Another happy quickcheck customer
Even when I announced overflower, I confessed to lacking tests for the support library. Since the code is fairly simple, I am of acceptable confidence that it’ll work, but I’d sleep more soundly if this stuff really was tested.
I could of course craft known-good inputs to test the functions, but then I’d miss out on the unknown inputs, good or bad. I also always wanted to try quickcheck, and this is the perfect opportunity.
To sum it up, quickcheck rocks. And
overflow_support does what I want. If
that’s all you wanted to know, you can stop reading here.
Still here? Cool.
Quickcheck contains a lot of cleverness so you can simply write a predicate
function for some input type which has an
Arbitrary implementation (which
already covers the usual suspect types and is easy to extend), and call
quickcheck::quickcheck(_) on that function (to be fair, you’ll need to
explicitly cast to the
fn(..) -> _ type for that to work). There’s even a
plugin that lets you annotate your predicate functions with
directly which turns them into quickcheck-using tests (I didn’t test it though,
because the direct way worked good enough for me).
However, there was one slight wrinkle: Since some of my methods under test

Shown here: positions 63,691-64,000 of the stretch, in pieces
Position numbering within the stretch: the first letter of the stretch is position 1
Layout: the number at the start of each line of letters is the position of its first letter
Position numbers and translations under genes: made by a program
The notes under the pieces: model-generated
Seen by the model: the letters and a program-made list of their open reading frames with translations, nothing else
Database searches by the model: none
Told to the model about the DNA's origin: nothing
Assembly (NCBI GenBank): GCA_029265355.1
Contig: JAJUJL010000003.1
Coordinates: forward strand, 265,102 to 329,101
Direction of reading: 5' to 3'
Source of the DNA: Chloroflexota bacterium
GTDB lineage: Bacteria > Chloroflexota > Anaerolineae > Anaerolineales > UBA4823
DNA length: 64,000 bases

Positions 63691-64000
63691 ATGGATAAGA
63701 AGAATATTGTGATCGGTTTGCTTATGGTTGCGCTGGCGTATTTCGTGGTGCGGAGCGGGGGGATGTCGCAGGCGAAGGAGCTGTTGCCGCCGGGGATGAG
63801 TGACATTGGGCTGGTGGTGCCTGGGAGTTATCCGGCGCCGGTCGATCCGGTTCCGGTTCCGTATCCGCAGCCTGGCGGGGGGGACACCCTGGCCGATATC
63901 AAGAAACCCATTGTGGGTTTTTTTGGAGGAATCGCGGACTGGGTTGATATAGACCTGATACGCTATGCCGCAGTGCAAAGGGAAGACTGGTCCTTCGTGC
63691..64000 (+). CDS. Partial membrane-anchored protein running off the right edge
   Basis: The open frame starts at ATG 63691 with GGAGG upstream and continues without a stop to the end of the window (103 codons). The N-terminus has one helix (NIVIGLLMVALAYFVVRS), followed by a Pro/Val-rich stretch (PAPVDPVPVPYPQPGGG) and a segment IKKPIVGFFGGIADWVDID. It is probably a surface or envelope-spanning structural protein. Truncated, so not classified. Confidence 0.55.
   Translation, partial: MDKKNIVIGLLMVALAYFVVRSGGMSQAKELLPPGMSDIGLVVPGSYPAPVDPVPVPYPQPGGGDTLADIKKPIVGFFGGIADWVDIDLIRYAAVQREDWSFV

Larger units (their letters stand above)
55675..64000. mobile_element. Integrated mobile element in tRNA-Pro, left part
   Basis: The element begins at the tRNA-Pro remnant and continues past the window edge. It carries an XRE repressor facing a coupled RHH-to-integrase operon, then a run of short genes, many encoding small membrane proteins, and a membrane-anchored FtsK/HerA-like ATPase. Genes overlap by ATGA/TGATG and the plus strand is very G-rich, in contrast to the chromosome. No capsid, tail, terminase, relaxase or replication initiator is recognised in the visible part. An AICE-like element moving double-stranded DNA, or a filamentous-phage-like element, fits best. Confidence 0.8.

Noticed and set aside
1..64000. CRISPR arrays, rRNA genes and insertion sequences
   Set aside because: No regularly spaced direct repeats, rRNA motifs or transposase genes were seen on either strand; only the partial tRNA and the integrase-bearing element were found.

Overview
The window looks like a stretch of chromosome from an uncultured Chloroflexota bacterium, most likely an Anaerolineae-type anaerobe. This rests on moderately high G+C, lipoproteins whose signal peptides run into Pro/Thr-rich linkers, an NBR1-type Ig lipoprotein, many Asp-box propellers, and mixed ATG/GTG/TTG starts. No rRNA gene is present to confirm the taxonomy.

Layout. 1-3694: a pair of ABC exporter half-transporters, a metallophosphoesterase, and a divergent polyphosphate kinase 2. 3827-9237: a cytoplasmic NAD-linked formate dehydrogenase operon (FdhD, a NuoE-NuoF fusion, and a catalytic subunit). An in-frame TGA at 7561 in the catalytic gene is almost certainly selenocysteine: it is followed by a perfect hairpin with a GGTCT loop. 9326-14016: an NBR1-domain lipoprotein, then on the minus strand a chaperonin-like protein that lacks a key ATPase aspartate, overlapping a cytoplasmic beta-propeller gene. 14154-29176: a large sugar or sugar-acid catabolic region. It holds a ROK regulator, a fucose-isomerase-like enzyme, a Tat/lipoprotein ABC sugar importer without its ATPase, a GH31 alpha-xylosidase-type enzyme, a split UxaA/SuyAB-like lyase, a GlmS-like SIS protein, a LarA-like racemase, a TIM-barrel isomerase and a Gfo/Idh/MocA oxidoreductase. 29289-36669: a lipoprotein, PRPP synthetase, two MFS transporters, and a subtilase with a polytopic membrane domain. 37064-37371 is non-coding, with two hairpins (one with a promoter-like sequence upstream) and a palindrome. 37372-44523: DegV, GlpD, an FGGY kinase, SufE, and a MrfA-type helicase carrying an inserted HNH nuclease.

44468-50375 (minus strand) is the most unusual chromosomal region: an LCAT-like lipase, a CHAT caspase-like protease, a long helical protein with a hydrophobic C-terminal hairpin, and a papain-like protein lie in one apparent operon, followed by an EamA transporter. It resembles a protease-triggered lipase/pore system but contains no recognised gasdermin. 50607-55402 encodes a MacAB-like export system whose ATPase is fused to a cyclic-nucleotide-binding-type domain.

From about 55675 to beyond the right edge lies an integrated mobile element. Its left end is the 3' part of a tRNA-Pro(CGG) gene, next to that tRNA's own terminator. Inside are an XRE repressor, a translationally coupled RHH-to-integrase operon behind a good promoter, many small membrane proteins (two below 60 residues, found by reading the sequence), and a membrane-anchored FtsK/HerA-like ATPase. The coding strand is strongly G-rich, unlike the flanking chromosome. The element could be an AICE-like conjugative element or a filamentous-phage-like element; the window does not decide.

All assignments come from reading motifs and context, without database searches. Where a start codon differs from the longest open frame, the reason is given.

panic, I needed to deal with that. Luckily,
turn panics into results (with earlier Rust versions, I could have used a
thread). Unfortunately, the panic handler which prints a message (and
optionally a stack trace) gets called regardless.
So I tried to silence the panics (cue odyssey). This is just a bit more complicated because the tests run in parallel, and you cannot depend on execution order to reliably distinguish quickcheck panics (which contain the reduced test inputs, thus we want them on standard output) and caught panics from my tests.
In the end, I relied on the fact that my tests only threw errors from two
src/lib.rs and somewhere in
num for overflow). Whie this is a
brittle and very specific solution, it works well enough for me.
Quickcheck is plenty fast, given that it generates 100 random inputs and runs your test code with each of them. Even with the 100 random executions, quickcheck may sometimes miss an error in the tests. However, over a few runs, I’m fairly confident that finding more errors by chance is very unlikely.
So if you have any non-trivial project that could benefit from more test coverage, give quickcheck a try. Even with fairly uncommon scenarios like mine, using quickcheck really is quick – writing all those tests by hand would’ve been prohibitively time-consuming.